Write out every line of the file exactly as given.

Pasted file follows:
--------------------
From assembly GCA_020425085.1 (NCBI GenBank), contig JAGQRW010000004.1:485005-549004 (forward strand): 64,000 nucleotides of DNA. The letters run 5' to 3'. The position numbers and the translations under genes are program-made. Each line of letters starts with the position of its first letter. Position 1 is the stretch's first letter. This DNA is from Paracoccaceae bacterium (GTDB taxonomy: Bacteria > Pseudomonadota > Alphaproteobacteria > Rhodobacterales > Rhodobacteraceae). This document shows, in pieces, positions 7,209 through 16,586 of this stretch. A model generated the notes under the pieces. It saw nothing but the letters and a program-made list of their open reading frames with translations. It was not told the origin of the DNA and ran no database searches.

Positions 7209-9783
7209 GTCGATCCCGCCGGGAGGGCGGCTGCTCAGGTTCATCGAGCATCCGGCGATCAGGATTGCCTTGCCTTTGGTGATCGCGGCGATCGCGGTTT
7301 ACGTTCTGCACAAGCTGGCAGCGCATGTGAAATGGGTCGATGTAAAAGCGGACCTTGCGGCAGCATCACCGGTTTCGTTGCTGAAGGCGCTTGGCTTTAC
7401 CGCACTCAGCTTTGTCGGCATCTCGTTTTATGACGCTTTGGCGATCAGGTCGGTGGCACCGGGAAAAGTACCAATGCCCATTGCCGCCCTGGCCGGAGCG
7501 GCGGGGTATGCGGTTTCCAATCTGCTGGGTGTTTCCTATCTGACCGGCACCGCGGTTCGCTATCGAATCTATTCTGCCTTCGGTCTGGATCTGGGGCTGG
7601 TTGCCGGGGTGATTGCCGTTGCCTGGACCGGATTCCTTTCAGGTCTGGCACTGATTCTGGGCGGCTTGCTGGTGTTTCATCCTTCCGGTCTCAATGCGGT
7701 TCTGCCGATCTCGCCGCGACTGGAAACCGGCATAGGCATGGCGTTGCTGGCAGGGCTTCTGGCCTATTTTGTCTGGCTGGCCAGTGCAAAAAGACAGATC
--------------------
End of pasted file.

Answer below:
From assembly GCA_020425085.1 (NCBI GenBank), contig JAGQRW010000004.1:485005-549004 (forward strand): 64,000 nucleotides of DNA. The letters run 5' to 3'. The position numbers and the translations under genes are program-made. Each line of letters starts with the position of its first letter. Position 1 is the stretch's first letter. This DNA is from Paracoccaceae bacterium (GTDB taxonomy: Bacteria > Pseudomonadota > Alphaproteobacteria > Rhodobacterales > Rhodobacteraceae). This document shows, in pieces, positions 7,209 through 16,586 of this stretch. A model generated the notes under the pieces. It saw nothing but the letters and a program-made list of their open reading frames with translations. It was not told the origin of the DNA and ran no database searches.

Positions 7209-9783
7209 GTCGATCCCGCCGGGAGGGCGGCTGCTCAGGTTCATCGAGCATCCGGCGATCAGGATTGCCTTGCCTTTGGTGATCGCGGCGATCGCGGTTT
7301 ACGTTCTGCACAAGCTGGCAGCGCATGTGAAATGGGTCGATGTAAAAGCGGACCTTGCGGCAGCATCACCGGTTTCGTTGCTGAAGGCGCTTGGCTTTAC
7401 CGCACTCAGCTTTGTCGGCATCTCGTTTTATGACGCTTTGGCGATCAGGTCGGTGGCACCGGGAAAAGTACCAATGCCCATTGCCGCCCTGGCCGGAGCG
7501 GCGGGGTATGCGGTTTCCAATCTGCTGGGTGTTTCCTATCTGACCGGCACCGCGGTTCGCTATCGAATCTATTCTGCCTTCGGTCTGGATCTGGGGCTGG
7601 TTGCCGGGGTGATTGCCGTTGCCTGGACCGGATTCCTTTCAGGTCTGGCACTGATTCTGGGCGGCTTGCTGGTGTTTCATCCTTCCGGTCTCAATGCGGT
7701 TCTGCCGATCTCGCCGCGACTGGAAACCGGCATAGGCATGGCGTTGCTGGCAGGGCTTCTGGCCTATTTTGTCTGGCTGGCCAGTGCAAAAAGACAGATC